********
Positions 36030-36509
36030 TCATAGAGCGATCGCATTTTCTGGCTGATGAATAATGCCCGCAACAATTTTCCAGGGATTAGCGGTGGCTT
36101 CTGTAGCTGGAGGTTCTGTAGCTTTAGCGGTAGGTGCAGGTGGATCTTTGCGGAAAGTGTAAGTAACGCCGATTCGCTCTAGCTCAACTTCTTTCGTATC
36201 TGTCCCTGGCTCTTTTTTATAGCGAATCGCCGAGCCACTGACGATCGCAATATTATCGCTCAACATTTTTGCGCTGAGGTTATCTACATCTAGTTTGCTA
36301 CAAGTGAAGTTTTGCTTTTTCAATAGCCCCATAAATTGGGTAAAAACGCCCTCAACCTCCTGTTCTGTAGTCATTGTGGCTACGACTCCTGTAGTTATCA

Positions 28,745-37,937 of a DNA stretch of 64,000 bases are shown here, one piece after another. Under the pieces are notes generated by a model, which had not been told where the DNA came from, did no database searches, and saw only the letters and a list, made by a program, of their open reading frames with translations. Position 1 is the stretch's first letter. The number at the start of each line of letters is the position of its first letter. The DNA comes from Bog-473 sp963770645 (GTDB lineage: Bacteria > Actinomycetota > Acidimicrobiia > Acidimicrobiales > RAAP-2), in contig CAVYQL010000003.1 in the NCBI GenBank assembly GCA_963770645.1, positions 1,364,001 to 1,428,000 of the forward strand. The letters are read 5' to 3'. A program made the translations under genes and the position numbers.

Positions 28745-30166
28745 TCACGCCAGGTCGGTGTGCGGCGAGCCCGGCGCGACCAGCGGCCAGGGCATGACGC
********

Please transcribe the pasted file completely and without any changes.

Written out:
Positions 36030-36509
36030 TCATAGAGCGATCGCATTTTCTGGCTGATGAATAATGCCCGCAACAATTTTCCAGGGATTAGCGGTGGCTT
36101 CTGTAGCTGGAGGTTCTGTAGCTTTAGCGGTAGGTGCAGGTGGATCTTTGCGGAAAGTGTAAGTAACGCCGATTCGCTCTAGCTCAACTTCTTTCGTATC
36201 TGTCCCTGGCTCTTTTTTATAGCGAATCGCCGAGCCACTGACGATCGCAATATTATCGCTCAACATTTTTGCGCTGAGGTTATCTACATCTAGTTTGCTA
36301 CAAGTGAAGTTTTGCTTTTTCAATAGCCCCATAAATTGGGTAAAAACGCCCTCAACCTCCTGTTCTGTAGTCATTGTGGCTACGACTCCTGTAGTTATCA

Positions 28,745-37,937 of a DNA stretch of 64,000 bases are shown here, one piece after another. Under the pieces are notes generated by a model, which had not been told where the DNA came from, did no database searches, and saw only the letters and a list, made by a program, of their open reading frames with translations. Position 1 is the stretch's first letter. The number at the start of each line of letters is the position of its first letter. The DNA comes from Bog-473 sp963770645 (GTDB lineage: Bacteria > Actinomycetota > Acidimicrobiia > Acidimicrobiales > RAAP-2), in contig CAVYQL010000003.1 in the NCBI GenBank assembly GCA_963770645.1, positions 1,364,001 to 1,428,000 of the forward strand. The letters are read 5' to 3'. A program made the translations under genes and the position numbers.

Positions 28745-30166
28745 TCACGCCAGGTCGGTGTGCGGCGAGCCCGGCGCGACCAGCGGCCAGGGCATGACGC